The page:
It's probably worth contacting two different types of contractors- an home air-sealing contractor (usually a service offered by an insulation installer- often foam-insulation installers), and an outfit that does duct sealing. If the ducts are all inside a reasonably maintained pressure boundary of the building the amount of infiltration even from leaky or unbalanced ducts can be made fairly small. But sealing the ducts & air handler puts the conditioned air where it was designed for rather than random places. In many homes in FL the air handlers & ducts are in a ventilated attic outside the pressure boundary of the house, where duct leaks are all but guaranteed to use the great outdoors as the return. Sealing the attic itself is often easier & preferable to attemping to fully air-seal the attic floor boundary, including all duct, lighting, & plumbing penetrations. (Vented attics in FL are mostly a mis-application of a solution to problems found only in cold climates, and end up introducting more moisture to the building than it ever purges, with only the slightest effect on shingle temps or cooling loads.)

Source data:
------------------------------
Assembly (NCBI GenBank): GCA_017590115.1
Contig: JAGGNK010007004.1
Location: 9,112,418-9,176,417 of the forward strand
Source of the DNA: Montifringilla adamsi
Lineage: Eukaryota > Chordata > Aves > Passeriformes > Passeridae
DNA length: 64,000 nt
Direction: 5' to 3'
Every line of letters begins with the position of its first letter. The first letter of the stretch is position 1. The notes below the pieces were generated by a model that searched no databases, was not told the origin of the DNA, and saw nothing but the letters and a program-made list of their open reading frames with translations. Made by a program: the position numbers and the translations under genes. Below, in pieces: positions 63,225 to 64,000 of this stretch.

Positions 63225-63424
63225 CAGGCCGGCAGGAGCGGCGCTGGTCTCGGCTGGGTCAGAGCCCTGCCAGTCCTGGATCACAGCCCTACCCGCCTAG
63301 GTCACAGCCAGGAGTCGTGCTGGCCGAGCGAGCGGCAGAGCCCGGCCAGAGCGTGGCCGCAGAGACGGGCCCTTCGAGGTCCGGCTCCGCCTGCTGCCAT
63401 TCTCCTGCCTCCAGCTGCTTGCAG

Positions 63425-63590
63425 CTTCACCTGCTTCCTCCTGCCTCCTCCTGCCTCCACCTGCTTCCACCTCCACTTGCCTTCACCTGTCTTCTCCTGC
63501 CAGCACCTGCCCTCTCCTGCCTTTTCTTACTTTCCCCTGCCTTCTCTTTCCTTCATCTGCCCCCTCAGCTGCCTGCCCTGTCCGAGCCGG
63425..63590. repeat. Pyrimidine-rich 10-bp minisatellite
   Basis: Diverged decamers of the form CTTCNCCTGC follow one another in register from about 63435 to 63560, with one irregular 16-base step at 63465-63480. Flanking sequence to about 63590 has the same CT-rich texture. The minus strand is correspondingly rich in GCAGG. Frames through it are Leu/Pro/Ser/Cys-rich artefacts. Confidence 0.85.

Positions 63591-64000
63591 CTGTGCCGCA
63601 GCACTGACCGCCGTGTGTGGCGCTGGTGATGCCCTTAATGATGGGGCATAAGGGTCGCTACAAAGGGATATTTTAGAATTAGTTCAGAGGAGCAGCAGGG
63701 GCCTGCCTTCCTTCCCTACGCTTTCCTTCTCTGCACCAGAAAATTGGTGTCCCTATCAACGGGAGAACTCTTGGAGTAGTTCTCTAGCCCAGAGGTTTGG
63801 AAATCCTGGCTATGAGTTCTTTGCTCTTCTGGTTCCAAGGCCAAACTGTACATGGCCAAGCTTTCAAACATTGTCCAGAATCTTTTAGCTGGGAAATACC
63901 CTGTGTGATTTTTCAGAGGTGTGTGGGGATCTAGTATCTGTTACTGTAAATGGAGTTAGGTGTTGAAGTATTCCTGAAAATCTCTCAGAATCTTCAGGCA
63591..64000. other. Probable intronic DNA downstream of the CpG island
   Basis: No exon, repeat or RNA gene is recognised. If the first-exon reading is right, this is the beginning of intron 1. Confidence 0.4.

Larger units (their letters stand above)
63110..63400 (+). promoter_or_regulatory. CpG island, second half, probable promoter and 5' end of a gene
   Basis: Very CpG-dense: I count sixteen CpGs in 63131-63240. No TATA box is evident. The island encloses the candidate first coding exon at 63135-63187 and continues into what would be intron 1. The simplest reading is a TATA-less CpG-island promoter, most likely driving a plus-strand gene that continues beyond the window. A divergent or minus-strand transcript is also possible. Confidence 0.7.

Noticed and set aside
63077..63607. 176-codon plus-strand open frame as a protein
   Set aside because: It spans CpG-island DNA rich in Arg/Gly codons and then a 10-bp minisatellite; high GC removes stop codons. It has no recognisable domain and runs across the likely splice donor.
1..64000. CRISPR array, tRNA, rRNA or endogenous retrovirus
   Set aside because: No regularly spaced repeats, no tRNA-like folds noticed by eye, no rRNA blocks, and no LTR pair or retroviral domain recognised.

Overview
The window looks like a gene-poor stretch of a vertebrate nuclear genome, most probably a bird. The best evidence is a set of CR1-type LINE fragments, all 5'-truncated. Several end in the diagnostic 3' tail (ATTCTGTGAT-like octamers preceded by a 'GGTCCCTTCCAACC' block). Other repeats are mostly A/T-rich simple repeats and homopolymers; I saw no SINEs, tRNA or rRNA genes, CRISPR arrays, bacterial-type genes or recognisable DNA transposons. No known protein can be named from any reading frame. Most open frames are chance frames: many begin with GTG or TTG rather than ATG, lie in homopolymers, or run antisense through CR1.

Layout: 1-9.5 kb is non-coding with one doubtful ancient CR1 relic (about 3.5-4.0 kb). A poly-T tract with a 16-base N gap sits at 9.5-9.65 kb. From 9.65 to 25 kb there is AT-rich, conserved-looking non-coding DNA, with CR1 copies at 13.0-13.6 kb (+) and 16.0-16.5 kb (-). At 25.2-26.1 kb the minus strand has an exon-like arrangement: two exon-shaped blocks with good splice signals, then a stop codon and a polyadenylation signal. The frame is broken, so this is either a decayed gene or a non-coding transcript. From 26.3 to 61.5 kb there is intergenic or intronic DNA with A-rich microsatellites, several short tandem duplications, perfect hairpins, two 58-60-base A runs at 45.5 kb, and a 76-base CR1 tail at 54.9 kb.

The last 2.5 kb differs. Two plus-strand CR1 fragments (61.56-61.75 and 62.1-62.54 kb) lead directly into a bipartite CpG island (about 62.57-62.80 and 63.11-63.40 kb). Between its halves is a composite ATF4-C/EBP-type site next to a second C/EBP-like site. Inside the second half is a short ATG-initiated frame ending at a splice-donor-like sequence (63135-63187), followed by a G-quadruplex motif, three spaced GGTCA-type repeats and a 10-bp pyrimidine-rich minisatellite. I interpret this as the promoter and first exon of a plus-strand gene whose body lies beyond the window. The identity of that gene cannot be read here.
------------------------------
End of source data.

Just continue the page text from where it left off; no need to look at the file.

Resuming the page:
09-22-2010, 01:49 PM
That gives me something to think about; thanks. In this case, there are 2 returns, a big 20x25 in the main hallway, and a 14x14 in the master bedroom that looks like an add-on. All internal doors are almost always open, so extra return ductwork seems superfluous. In fact, I was wondering if the add-on duct in the MBR lowered the return impedance and unbalanced the (presumably) carefully engineered original ductwork design.
There are 6 known attic-to-indoors leaks -- all can lighting installed before AT (boy, there's a misnomer) cans were available -- but most other accessible plumbing and electrical penetrations were sealed prior to adding R-30 fiberglass insulation to the attic. That seems to have been very effective, but has the downside of allowing the AC to idle for extended periods. This allows the air in the attic ductwork to heat up and absorb moisture from somewhere, so it smells like a swamp when the AC resumes operation. It's one damn thing after another...
It hurts to do it, but I'll start looking for a contractor who knows what he's doing...
09-22-2010, 02:22 PM
I don't think 'extra' returns would be any problem, they would just provide an easier path for the air to return to the air handler to be pushed around again. Where it becomes a problem is if a room can't easily return air, or the return ducts are simply too small in the first place.